Abandoned by his mother, eight-year-old Avrum Leib is left dependent on the charity of poor Jews. Drifting away, he lives in the sewers of Lodz, joining a bizarre netherworld of prostitutes, thieves and wandering Jews. Poland on the verge of World War II, in social turmoil, is depicted pungently and ironically. The underclass has a single weapon against aggression, destitution and abuse – vulgar, trenchant humor. It is this quality which gives Avrum-Leib’s odyssey its infectious charm.
A genuine novel, tender and scandalous, poetic and cruel, whose picturesque, superabundant, over-populated style, has real charm.
Le Figaro Litteraire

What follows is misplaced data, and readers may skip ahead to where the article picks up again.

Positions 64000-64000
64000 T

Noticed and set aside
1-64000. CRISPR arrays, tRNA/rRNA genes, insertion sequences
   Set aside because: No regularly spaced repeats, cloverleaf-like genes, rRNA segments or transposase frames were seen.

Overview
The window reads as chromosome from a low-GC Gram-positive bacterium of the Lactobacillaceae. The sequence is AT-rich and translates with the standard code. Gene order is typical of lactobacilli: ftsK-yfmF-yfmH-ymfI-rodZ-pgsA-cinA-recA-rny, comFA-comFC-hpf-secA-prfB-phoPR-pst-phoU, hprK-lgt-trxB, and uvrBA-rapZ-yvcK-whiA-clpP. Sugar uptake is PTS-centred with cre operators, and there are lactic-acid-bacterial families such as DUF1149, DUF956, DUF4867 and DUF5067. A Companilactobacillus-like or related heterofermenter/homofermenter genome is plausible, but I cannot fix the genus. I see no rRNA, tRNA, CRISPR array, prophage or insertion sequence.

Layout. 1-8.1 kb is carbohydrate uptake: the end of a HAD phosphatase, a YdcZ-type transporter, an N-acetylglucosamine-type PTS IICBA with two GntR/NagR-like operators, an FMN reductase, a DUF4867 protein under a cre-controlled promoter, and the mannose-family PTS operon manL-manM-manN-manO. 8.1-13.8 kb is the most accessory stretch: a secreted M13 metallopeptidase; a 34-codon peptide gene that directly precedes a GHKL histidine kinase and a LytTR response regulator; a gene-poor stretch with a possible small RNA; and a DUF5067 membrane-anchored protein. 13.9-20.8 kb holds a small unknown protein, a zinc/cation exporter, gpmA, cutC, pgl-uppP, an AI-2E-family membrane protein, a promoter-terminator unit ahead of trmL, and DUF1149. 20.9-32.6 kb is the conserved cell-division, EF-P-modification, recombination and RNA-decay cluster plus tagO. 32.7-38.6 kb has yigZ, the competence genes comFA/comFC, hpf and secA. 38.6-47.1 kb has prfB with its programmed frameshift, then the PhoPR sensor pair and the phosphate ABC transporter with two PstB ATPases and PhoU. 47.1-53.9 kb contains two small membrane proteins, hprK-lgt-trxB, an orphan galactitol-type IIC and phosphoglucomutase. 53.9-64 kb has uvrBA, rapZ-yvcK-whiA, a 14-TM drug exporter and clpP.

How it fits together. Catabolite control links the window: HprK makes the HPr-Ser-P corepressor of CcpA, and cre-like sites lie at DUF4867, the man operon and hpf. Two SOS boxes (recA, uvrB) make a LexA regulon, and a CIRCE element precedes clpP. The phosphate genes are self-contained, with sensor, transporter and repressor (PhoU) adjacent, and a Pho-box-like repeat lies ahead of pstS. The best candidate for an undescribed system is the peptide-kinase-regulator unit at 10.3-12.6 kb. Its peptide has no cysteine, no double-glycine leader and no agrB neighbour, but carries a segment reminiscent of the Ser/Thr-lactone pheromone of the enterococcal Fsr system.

There is primal beauty and wicked humor, with the qualities of both Bashevis Singer's devils and Babel's Odessa, but unlike either one.
English translation available (for publishers only)
|Title|| ||Aunt Esther|
|Author’s Last Name|| ||Eckstein|
|Author's First Name|| ||Arieh|
|Language(s)|| ||German, French, Polish|
|Publisher (Hebrew)|| ||Keter|
|Year of Publication (Hebrew)|| ||1992|
|No. Pages|| ||248 pp.|
|Book title - Hebrew (phonetic)|| ||Doda Esther|
|Representation|| ||Represented by ITHL|
French: Paris, Albin Michel, 1996
Polish: Lodz, Oficyna Bibliofilow, 1996
German: Nurtingen, Sindlinger-Burchartz, 1996